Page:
World Anesthesia Day-a tribute to the benefits of painless medicine
Anesthesia is one of the most important discoveries in the history of medicine and has completely revolutionized the quality of healthcare that patients can receive. In fact, it’s almost impossible to imagine healthcare without the application of anesthesia.
Anesthesia is so special that it has its own day, World Anesthesia Day, on October 16th to celebrate its invention and the discipline of its use. In honor of World Anesthesia Day, we want to take a look back at the key events in the history of anesthesia, showing just how far modern medicine has advanced.
Anesthesia: A Historical Timeline
It may come as a surprise, but the first attempts at using an anesthetic go all the way back to 4000 BCE when historians believe Sumerians used opium poppy as a form of anesthesia. However, it wasn’t until the mid-1800s that anesthesia as we know it today saw its first use.
In 1842, William Clarke was the first to etherize a patient for a dental extraction. Three years later Dr. Horace Wells inhaled nitrous oxide for his own dental extraction for the first time.
In 1846, a dentist named William T. G. Morton was the first in the world to publicly demonstrate the use of ether anesthesia for surgery. Morton performed a painless surgery removing a tumor from a man’s neck. Before this public demonstration in Boston, Morton had tested his use of anesthesia on his dog and an on a young man for a tooth extraction.
The demonstrated surgery was a success, as the patient had no sense of pain throughout the procedure. This marked a monumental event in the history of anesthesia and its field of study exploded with interest.
In 1942, Drs. Enid Johnson and Harold Griffith introduced the first successful anesthetic application of the muscle relaxant curare. Two years later, lidocaine is introduced as a local anesthetic in a clinical setting.
In 1956, the first clinical use of halothane as a general anesthetic was introduced. This event marked the first use of a modern brominated general anesthetic. Since then, innovation in the field of anesthesia and pain management has continued to evolve.
The Contribution of Anesthesia
Today every single person benefits from painless surgeries and medical procedures, thanks to the remarkable discoveries in the field of anesthesia dating all the way back to 4000 BCE. Although the chemicals used as an anesthetic have significantly changed, many of the modern applications such as nitrous oxide and intravenous anesthetic are a result of discoveries in the 1600s and 1700s.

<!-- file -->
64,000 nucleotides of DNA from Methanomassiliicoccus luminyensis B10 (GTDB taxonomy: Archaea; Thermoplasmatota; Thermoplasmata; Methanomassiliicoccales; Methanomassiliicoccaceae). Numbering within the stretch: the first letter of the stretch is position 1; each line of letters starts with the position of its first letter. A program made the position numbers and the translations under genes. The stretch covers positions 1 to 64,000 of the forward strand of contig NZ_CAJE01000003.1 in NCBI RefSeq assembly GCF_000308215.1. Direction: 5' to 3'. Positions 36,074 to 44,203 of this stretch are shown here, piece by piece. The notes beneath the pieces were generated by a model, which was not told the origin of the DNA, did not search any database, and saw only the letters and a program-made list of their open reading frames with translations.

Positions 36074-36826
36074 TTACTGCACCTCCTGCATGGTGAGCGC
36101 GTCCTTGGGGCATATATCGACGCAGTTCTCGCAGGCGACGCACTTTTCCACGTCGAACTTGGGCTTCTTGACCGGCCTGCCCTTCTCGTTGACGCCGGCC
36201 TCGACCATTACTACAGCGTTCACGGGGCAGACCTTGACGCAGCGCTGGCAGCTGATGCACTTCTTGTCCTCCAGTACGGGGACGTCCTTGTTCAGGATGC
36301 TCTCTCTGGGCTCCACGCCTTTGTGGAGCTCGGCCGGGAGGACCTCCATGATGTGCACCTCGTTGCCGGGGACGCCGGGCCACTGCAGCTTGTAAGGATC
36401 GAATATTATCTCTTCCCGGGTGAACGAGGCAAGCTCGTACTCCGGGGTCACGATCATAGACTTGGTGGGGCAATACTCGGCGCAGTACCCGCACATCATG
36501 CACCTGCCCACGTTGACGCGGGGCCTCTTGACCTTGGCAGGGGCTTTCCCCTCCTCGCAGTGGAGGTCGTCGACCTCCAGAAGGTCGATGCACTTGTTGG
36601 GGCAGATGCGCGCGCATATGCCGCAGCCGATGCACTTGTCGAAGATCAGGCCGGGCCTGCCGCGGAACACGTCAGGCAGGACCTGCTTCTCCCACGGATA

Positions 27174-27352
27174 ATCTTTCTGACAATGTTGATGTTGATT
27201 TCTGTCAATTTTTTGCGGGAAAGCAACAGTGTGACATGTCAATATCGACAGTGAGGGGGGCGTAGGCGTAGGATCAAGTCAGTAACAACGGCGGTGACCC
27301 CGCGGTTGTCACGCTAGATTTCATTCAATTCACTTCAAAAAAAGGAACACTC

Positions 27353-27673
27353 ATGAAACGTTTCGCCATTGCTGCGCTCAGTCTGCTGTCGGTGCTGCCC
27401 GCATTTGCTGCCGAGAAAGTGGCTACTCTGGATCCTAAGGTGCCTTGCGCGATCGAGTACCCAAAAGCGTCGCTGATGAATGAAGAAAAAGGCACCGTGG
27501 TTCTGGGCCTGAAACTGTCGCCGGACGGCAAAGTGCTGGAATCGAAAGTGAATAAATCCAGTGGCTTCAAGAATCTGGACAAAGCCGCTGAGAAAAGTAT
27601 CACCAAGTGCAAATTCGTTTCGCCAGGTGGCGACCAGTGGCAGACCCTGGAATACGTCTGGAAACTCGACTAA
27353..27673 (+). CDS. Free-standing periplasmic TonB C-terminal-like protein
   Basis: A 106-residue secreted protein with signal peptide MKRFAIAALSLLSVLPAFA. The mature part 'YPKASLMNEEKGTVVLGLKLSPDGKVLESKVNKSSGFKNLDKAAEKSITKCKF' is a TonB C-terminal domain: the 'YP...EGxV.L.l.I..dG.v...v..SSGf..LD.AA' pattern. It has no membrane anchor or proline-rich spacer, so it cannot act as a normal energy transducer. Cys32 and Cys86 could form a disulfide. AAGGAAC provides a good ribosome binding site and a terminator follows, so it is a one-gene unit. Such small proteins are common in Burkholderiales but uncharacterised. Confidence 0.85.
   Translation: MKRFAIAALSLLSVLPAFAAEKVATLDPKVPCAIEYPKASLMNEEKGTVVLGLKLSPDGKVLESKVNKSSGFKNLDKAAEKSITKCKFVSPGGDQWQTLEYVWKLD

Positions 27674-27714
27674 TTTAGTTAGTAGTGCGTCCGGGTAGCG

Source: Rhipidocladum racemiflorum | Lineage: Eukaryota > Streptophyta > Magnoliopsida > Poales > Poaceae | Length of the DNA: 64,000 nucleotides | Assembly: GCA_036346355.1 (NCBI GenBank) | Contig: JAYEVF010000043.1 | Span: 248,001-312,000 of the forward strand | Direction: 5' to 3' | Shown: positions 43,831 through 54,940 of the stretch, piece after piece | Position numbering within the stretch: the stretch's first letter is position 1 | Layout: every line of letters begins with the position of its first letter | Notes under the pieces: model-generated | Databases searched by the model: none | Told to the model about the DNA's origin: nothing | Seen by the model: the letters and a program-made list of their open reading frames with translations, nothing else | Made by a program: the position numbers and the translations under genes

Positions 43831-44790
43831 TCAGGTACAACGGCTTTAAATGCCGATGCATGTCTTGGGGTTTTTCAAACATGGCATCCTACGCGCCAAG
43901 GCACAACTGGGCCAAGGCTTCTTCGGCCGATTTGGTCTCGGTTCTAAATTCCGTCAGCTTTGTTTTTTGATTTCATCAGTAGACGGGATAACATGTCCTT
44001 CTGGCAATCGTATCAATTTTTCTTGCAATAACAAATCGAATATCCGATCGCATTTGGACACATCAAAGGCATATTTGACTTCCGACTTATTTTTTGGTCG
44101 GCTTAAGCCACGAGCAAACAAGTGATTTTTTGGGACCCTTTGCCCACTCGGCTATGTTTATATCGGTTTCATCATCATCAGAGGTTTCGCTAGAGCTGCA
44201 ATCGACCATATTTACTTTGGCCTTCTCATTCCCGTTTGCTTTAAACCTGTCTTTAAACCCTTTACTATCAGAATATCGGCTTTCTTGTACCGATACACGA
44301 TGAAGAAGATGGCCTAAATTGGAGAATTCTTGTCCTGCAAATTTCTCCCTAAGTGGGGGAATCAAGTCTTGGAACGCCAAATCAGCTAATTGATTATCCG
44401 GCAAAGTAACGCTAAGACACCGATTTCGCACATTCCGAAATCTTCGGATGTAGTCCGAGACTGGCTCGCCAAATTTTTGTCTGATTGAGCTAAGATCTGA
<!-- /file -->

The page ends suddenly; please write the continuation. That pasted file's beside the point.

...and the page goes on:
Now patients have several anesthetic options, from gas to IV, accommodating any kind of procedure they require. Anesthetic application is one of the most valuable components of modern healthcare and continues to be one of the leading interests in the medical field.
World Anesthesia Day
A notable date in the history of anesthesia that doesn’t quite get the attention it deserves is May 25, 2000 — the very first National Anesthesia Day in Great Britain, which eventually led to the World Anesthesia Day we now celebrate in October 16th.
Originally known as “Ether Day,” World Anesthesia Day honors the first successful demonstration of ether anesthesia by William Morton on October 16, 1846 at the Massachusetts General Hospital. Morton is considered by many as the founder of modern anesthesia, as the entire field of anesthesia as we know it, including education and training of anesthetics, is a direct result of Morton’s demonstration.
Elcam communicating with nurse anesthetists at AANA
Elcam sees conferences such as the AANA event that recently took place in September 11-13th, 2016 in Washington DC as a great opportunity to celebrate the great work done by CRNAs and to communicate with the actual people who use our products first hand. With nurse anesthetists using more and more IV products for their work, it was important to us to attend this conference to obtain direct feedback for our products and Elcam sent a large delegation to the show. In an attendee survey we ran, we learned that there is still not enough awareness to the potential of using Luer Activated Valves (LAV) during anesthesia procedures and only 20% use it.
We were happy to see the benefits of using closed stopcocks presented in various posters at the event, supporting the Elcam message. The posters stressed the need to flush after administrating anesthetic substances and discussed how to reduce bacterial contamination from stopcock use and reduction of anesthesia workspace contamination. Attendees who came to our booth liked the product and the fact that Marvelous stopcock is integrated to the IV line. In fact, many said this product could be useful for A-lines as well. Nurses seemed to really like the self-flushing benefit and could see how it could save them an extra step while ensuring it is automatically performed.
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